Football Players Coalition tackles police brutality in latest push for social justice

The PSA highlights the October 2010 police shooting death of Danroy “DJ” Henry.

November 6, 2019, 2:26 PM

As the protests on the football field waned, the Players Coalition of NFL stars released a public service announcement (PSA) on Wednesday to bring attention to police brutality -- one of the issues that compelled former San Francisco 49ers quarterback Colin Kaepernick to take a knee during the national anthem in 2016.

The PSA -- the first of a series that will be released by the "The Responsibility Program" -- highlights the Oct. 17, 2010, shooting death of 20-year-old Danroy "DJ" Henry. Henry was a student-athlete at Pace University, who was shot and killed by Pleasantville police officer Aaron Hess during a chaotic scene outside a bar in northern Westchester County, New York.

"We have a responsibility to use our platforms to unite people and foster positive change in our communities, but we can't achieve that goal without education," Malcolm Jenkins, Player’s Coalition co-Founder and Philadelphia Eagles safety told ABC News in a statement on Wednesday. "We want this PSA to generate productive dialogue between people of all backgrounds, so we can start to bridge the communication gap and work together to end these injustices."

Philadelphia Eagles' Malcolm Jenkins, co-founder of the Players Coalition, speaks during a Players Coalition Charitable Foundation news conference for the NFL Super Bowl 53 football game, Jan. 30, 2019, in Atlanta.
David J. Phillip/AP, FILE

Henry's parents, who narrated the PSA, filed a civil lawsuit against the Village of Pleasantville and Hess for the wrongful death of their NFL-hopeful son and received a partial settlement of $6 million in 2016.

"I don't want to assume that all police officers are bad, and I don't want people to assume that all young black men are bad. I miss him tremendously," Henry's mother, Angella Henry, says in the video over footage of her son during different stages in his life.

This is the latest in a series of moves that the Coalition's members have taken over the past two years to affect social change, including backing state efforts to push criminal justice reform legislation.

The Coalition, which is made up of players working to lend their voices to social justice issues, was founded in 2017 by Jenkins and now former NFL player Anquan Boldin during the high point of the national anthem protests and heightened tensions between league owners and players.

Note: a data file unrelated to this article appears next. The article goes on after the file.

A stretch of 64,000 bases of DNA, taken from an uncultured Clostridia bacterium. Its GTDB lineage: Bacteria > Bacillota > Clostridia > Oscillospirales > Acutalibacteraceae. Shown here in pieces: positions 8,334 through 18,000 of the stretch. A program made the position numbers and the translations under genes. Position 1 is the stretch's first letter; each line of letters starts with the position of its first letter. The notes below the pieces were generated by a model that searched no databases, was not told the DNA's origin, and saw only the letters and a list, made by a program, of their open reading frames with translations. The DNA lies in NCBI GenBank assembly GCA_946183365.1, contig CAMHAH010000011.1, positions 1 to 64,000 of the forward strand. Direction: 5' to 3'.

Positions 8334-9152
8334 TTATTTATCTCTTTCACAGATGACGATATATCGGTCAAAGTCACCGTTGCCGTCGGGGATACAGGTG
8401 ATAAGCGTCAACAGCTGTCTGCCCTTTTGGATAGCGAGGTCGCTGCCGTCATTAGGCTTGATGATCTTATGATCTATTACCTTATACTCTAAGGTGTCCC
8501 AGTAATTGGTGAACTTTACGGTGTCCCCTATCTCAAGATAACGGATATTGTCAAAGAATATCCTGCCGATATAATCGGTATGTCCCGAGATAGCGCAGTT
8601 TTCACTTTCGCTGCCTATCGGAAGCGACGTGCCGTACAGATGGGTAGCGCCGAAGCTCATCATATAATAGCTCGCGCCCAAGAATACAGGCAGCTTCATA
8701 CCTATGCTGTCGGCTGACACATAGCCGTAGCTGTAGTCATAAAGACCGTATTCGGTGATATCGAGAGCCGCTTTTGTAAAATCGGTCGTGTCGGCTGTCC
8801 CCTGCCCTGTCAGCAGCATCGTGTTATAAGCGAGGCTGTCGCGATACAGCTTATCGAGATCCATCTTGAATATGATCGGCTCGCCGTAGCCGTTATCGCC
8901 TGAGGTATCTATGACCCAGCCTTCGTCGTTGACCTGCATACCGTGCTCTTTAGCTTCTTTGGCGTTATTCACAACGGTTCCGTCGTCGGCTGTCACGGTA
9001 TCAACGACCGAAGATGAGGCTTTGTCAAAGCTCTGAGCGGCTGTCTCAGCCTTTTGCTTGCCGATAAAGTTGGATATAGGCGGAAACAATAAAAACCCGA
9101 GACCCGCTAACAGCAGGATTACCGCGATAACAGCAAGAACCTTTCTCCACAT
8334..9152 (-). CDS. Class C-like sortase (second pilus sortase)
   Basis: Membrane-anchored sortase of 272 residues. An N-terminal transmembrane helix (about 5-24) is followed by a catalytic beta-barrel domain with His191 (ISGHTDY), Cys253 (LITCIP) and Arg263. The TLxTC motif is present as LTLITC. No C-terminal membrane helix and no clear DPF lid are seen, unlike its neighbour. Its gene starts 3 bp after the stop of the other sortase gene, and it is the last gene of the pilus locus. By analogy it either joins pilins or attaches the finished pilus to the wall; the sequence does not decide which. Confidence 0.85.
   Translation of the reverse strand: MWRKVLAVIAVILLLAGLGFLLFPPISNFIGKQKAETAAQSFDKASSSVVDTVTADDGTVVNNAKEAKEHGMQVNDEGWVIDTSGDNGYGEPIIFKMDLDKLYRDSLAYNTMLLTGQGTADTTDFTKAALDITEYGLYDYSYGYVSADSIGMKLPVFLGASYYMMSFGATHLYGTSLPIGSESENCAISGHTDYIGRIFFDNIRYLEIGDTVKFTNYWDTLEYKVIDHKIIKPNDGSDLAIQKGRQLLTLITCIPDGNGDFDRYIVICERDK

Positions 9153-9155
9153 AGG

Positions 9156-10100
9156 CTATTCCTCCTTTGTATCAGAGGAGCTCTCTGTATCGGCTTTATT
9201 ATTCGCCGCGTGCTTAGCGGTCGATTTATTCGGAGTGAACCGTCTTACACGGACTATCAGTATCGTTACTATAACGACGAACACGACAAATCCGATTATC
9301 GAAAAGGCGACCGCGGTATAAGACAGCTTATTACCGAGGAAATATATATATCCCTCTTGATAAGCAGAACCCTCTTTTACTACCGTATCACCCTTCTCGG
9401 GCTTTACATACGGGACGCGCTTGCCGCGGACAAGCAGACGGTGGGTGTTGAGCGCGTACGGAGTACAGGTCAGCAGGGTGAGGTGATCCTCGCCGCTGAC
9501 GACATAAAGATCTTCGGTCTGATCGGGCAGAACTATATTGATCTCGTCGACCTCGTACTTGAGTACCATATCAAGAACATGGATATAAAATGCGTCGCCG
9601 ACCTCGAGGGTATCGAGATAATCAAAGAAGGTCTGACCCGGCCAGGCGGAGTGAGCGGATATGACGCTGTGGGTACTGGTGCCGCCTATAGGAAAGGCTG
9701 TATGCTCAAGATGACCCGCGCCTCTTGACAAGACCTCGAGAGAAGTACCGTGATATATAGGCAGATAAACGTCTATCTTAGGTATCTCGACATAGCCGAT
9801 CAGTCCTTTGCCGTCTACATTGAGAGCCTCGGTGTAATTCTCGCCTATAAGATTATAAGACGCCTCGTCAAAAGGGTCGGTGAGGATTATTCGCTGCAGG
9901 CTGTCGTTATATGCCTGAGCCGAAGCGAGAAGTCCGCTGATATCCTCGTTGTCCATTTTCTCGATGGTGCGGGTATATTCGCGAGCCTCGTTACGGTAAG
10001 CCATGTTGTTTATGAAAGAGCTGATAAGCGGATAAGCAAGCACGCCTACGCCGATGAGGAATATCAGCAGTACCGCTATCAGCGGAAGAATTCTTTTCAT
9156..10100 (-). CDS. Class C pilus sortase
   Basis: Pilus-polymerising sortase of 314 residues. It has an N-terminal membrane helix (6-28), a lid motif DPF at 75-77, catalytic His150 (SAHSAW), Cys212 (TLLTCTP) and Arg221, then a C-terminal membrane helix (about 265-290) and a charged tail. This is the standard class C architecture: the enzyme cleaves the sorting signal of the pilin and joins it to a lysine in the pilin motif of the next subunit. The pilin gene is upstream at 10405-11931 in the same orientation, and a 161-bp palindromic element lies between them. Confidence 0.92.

After the 32 NFL teams came under fire for their handling of the protests and for not signing Kaepernick since his contract expired in 2016, the league launched a social change initiative in January 2019 focusing on the same issues that the Coalition is working on: criminal justice reform, police and community relations and economic and educational advancement.

The NFL Players Coalition, a nonprofit co-founded by Philadelphia Eagles' Malcolm Jenkins, left, hosts a public forum with rapper Meek Mill, right, and Rev. Leslie D. Callahan, center, at Community College of Philadelphia, Oct. 28, 2019.
Tom Gralish/The Philadelphia Inquirer via AP

But, for supporters of Kaepernick and his cause, the former quarterback’s absence from the league has remained a sticking point for the Coalition.

Carolina Panthers player Eric Reid, who was the first to take a knee with Kaepernick in 2016, famously left the Coalition in 2017 along with Miami Dolphins player Michael Thomas, citing differences and accusing them of keeping Kaepernick out — a claim that Jenkins denied, saying Kaepernick elected not to join.

Kaepernick filed a grievance against league owners in 2017 alleging that they colluded to ensure that he remains unsigned. Reid also filed a grievance against the NFL in May 2018 alleging that the team owners colluded to keep him out of the league. Both lawsuits have been settled.

Colin Kaepernick and Eric Reid of the San Francisco 49ers kneel in protest during the national anthem prior to playing the Los Angeles Rams at Levi's Stadium, September 12, 2016, in Santa Clara, Calif.
Thearon W. Henderson/Getty Images, FILE

After spending a few months as a free agent, Reid signed a one-year contract with the Panthers in 2018 and then signed a three-year extension in February. He is one of three players who have continued to take a knee during the playing of the national anthem this season, along with Houston Texans wide receiver Kenny Stills and Miami Dolphins wide receiver Albert Wilson.

In August, Reid joined Kaepernick supporters in criticizing a social justice partnership between the NFL and hip-hop mogul Jay-Z, particularly taking issue with the fact that the effort does not include Kaepernick, whose protest started the movement.

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